Sperm discovery may improve hog breeding

Sugar slows the maturation rate of sperm in pigs, which could extend its storage time inside the sow’s reproductive tract

In a variety of mammals, birds, reptiles and amphibians, after mating sperm is stored in a portion of the female reproductive tract called the sperm reservoir.

This reservoir in the mammalian lower oviduct, known as the isthmus, regulates sperm function and extends the cells’ viability and lifespan, which are traits necessary for fertility in species like swine.

But a breeding problem is that on occasion semen deposits and the sow’s ovulation are not always well-synchronized for fertilization to happen.

For some pig farmers, artificial insemination (AI) has become an accepted management procedure for selective breeding. But sometimes achieving success can be difficult, especially at the start of an AI program because of the variability of ovulation timing.

A recent study at the the University of Illinois’ College of Agricultural, Consumer and Environmental Sciences has revealed that a natural sugar slows the maturation rate of sperm in pigs. This allows for the possibility of extending its storage time inside the sow’s reproductive tract. That, in turn, could increase the chance of successful fertilization when cues trigger the sperm’s gradual release toward the ampulla, the fertilization site. Sperm normally remains viable for a day or two in the oviduct, a tube that connects the uterus with the ovaries.

“We knew there was something about the oviduct that was increasing sperm lifespan, but we didn’t know what it was exactly,” said David Miller, professor in the department of animal sciences, in the news release. “In this study, we discovered the molecules of the oviduct that bind sperm and increase their life are complex sugars called glycans.”

The research team screened more than 400 sugars for their ability to hold sperm. They isolated the sugars from the pig oviduct and applied the complex sugars to beads mimicking the oviduct lining in the laboratory. Compared with other sugars, the glycan-treated beads bound more sperm.

“We have some evidence of what they do and don’t do,” said Miller. “What we do know is that they block the influx of calcium that normally happens as sperm fertilizes. But we don’t know exactly how the suppression of calcium is activated. And we don’t know what that suppression of calcium causes in the sperm’s lifespan. We are really interested in that and studying that now. We have some early evidence but it’s pretty preliminary. There seem to be other outcomes of binding sugars that are unrelated to calcium as well. This is a work in progress.”

Miller said the 400 sugars tested are just a fraction of all the sugars in nature, estimated at around 20,000 different kinds and types.

“We found out glycans were delaying the normal influx of calcium into sperm,” said Miller. “Normally, calcium slowly comes into sperm as they mature, and that triggers them on their differentiation pathway. (This pathway) is the process of the ability of the sperm to fertilize an egg. You could say it is the development of the fertilizing ability of the sperm.”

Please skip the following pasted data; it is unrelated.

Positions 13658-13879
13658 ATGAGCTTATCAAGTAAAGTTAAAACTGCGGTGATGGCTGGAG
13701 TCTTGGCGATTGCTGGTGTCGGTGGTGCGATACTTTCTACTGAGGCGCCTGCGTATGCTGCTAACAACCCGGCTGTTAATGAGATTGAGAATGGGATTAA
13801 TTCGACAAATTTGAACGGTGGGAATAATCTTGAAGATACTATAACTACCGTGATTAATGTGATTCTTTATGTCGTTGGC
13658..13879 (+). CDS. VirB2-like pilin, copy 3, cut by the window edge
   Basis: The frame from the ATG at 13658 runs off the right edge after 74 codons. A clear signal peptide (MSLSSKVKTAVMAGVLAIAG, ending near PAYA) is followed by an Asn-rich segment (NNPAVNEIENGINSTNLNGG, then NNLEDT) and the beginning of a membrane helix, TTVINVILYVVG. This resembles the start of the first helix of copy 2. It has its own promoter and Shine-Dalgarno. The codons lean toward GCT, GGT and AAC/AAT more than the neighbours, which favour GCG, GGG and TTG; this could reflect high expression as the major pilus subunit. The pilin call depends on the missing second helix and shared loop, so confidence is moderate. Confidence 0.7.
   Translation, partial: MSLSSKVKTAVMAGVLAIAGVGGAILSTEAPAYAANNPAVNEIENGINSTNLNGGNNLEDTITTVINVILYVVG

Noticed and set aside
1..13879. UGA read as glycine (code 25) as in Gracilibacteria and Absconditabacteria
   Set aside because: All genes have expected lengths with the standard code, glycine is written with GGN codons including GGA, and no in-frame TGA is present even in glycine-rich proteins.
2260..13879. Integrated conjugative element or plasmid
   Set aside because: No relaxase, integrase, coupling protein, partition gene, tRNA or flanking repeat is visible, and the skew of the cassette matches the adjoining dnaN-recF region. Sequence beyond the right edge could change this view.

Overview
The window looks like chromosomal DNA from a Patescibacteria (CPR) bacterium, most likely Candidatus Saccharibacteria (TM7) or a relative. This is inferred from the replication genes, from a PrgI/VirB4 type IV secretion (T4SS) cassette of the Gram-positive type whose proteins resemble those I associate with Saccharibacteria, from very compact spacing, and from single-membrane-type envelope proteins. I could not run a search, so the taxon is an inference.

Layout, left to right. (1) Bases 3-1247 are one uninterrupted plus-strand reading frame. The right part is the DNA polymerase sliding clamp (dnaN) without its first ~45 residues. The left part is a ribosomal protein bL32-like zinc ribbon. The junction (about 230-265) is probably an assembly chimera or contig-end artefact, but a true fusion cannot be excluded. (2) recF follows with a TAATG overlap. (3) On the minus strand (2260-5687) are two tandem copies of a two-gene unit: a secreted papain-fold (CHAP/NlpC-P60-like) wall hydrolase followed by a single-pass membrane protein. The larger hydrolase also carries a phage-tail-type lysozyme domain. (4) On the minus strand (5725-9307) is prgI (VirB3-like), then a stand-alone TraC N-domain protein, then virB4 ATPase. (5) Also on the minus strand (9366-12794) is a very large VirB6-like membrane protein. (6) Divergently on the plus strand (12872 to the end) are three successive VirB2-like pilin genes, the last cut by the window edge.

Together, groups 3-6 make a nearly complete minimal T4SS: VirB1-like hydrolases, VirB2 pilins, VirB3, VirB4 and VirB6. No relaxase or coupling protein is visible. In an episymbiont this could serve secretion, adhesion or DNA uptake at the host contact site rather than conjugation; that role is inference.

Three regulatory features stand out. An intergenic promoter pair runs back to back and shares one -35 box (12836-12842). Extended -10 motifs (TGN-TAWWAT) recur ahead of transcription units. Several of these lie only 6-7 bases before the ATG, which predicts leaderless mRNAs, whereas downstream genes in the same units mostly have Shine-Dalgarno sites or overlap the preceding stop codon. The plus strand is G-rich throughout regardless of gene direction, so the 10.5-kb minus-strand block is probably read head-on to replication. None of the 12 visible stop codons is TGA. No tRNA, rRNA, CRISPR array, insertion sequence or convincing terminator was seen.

However, he said that when sperm are bound to glycan sugars, the process stops the calcium movement inside the cells. In this way, the glycans are blocking the differentiation pathway and making the sperm live longer.

Sperm storage in the oviduct appears to delay capacitation and lengthens sperm lifespan, which increases the opportunity for egg cells to be fertilized. While the research showed that sperm would bind to specific glycans, it remains unknown whether glycan-binding alone could lengthen sperm lifespan.

This research could make it possible to conduct fertility tests for sperm using glycans in the lab. This would allow for the possibility of isolating the sperm whose lifespan did not increase when exposed to glycan sugars. They would likely be less fertile and could therefore be discarded in favour of the sperm responsive to the sugar influence.

Miller said that it might be possible to introduce supplementary glycans in the oviduct during AI to create a larger reservoir of viable sperm and increase the potential for fertilization.

The press release stated that the results also extend the scientists’ understanding of fertility across other animal species. Miller has done research to show that a similar sugar binds and extends longevity in bovine sperm, and he is currently looking for genetic similarities in sperm storage organs among a variety of animal groups.

While conditions among species may be slightly different, he said that as far as they know, the principles are maintained across cows and pigs.

The research study was recently published in the journal PLOS ONE.

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